What is Stamping? 

 Stamping is a process of forming industrial materials (sheet metal, resin, plastic, composite) into specific shapes by forcing a tool or die through the material using a stamping press. Stamping can be a one strike process where each stroke of the press produces the finished part. It can also be a multi-step process where the tool or die strike the part multiple times from different directions to create a complete shape. The stamping process is usually used for very high speed and high quantity production runs. The cost-effective way certain stamping presses can produce large quantities of parts makes stamping an ideal manufacturing process for many automotive and consumer product applications. Some of the most commonly used stamping technologies include: 

  • 4/Multi Slide Stamping: The multi slide stamping press allow multiple strikes of the work piece from a variety of different directions and angles allowing for the production of complex shapes. Four-slide and multi-slide machines usually make small and intricate parts which require multiple bends and twists. Clips, clamps, hooks and brackets are ideal applications for the multi slide technology. 
  • Blanking: The blanking process is usually used for cutting large sheets of metal or plastic into smaller shapes that are used for another operation of the stamping process. The sheets of material are sheared, punched or die cut. Many times, a turret press is used for the blanking process. (Not to be confused with Fine Blanking) 
  • Fine Blanking: The fine blanking process is used for producing very high accuracy parts that are able to hold extremely close tolerance and have clean edges. Fine Blanked components can be as thick as 20mm but are often much thinner. Components produced this way are extremely flat. The tooling for the fine blanking press is generally compound. This means the work piece will hold very still and there will be very little variance, if any, from one part to the next. Very small holes can be pierced through the material with little to no need for finishing processes like reaming.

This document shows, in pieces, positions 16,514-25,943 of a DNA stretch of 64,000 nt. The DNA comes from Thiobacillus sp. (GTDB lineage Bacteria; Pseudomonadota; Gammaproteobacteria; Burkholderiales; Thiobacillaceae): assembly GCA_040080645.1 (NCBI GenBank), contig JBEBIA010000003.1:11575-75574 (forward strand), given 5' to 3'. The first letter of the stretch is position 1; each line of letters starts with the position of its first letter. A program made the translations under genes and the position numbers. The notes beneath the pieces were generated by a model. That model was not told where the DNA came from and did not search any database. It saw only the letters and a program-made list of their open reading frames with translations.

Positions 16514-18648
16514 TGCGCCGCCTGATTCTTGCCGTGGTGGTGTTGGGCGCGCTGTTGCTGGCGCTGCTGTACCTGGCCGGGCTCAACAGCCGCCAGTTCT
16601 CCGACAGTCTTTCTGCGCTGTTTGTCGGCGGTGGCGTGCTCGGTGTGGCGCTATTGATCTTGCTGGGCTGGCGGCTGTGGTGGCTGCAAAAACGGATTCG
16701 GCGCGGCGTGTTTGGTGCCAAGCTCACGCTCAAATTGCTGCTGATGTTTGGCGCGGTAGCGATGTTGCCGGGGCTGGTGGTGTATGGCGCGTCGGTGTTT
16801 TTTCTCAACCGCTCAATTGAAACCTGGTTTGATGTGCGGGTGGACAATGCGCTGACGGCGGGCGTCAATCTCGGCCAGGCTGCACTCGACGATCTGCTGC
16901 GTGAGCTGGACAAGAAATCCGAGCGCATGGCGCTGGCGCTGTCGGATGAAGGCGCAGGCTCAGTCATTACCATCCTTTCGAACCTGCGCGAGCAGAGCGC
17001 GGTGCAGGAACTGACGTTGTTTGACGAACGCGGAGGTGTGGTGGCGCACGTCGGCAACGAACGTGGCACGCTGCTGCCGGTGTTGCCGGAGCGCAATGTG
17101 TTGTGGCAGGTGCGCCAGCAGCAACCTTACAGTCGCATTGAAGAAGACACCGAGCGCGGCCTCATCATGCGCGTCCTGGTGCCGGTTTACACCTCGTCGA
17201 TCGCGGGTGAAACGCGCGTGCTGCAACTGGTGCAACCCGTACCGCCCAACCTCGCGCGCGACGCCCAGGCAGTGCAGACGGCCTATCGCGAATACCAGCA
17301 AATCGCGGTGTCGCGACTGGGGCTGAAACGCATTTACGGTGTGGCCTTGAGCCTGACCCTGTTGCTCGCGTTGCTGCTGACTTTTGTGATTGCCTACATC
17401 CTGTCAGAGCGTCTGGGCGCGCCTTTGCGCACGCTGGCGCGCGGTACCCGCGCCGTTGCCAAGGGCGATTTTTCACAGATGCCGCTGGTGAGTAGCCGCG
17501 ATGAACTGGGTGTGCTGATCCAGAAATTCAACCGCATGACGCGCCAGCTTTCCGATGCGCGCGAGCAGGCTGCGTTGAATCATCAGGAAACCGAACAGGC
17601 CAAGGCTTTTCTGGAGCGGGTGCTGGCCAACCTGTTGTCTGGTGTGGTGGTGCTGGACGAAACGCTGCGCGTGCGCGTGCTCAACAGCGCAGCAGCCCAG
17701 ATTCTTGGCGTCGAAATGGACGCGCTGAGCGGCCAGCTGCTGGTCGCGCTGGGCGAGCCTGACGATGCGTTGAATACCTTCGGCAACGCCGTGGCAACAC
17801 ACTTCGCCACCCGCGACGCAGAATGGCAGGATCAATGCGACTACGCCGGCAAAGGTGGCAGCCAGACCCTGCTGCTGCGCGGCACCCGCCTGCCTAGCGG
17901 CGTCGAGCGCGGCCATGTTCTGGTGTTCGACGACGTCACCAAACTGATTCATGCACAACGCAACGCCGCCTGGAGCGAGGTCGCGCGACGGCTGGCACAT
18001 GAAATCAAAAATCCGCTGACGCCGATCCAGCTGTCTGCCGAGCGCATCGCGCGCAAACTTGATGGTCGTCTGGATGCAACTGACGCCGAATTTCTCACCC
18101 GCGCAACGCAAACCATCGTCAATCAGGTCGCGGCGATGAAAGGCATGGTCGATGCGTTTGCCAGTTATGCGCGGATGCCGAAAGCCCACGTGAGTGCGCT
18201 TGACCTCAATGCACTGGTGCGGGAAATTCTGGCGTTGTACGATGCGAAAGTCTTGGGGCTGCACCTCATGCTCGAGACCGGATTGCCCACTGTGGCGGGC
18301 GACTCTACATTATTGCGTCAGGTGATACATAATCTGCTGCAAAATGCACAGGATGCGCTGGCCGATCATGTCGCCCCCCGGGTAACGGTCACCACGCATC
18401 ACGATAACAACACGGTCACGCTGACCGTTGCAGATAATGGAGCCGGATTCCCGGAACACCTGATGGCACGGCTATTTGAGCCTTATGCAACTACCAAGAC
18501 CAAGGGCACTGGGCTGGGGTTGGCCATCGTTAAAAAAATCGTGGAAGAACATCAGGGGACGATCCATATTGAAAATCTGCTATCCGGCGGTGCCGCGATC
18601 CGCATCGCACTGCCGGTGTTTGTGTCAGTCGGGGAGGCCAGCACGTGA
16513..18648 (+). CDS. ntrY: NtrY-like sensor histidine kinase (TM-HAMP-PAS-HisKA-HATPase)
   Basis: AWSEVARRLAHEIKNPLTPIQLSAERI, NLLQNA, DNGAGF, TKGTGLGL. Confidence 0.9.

• Coining: The coining process is an extremely high pressure squeezing of metal within a closed die. The process is most frequently used to produce metal formed currency. The coining die contains a movable punch which works the metal into intricate shapes. Very fine features can be pressed into metal using this process. 
  • Drawing/Deep Drawing: The deep drawing process stretches a sheet metal blank around a solid plug and then moving the work piece into a die for a finish cut. Metal caps and cups can be made using this process as well as military applications like rifle cartridges or artillery rounds. Shapes produced by the drawing process do not necessarily need to be round, but no sharp corners can be produced using this process. 
  • Progressive Die: Progressive die stamping is one of the most common forms of stamping utilizing a series of stations performing simultaneous operations on a strip of sheet metal that progressively moves through the press. While tooling (die sets) for a progressive press are usually very expensive the ability to produce very high volumes of high-quality close tolerance parts make Progressive Die Stamping a very cost-effective process for smaller stamped components. 

Some other types of stamping include die cutting, drop hammer, transfer die, and embossing.

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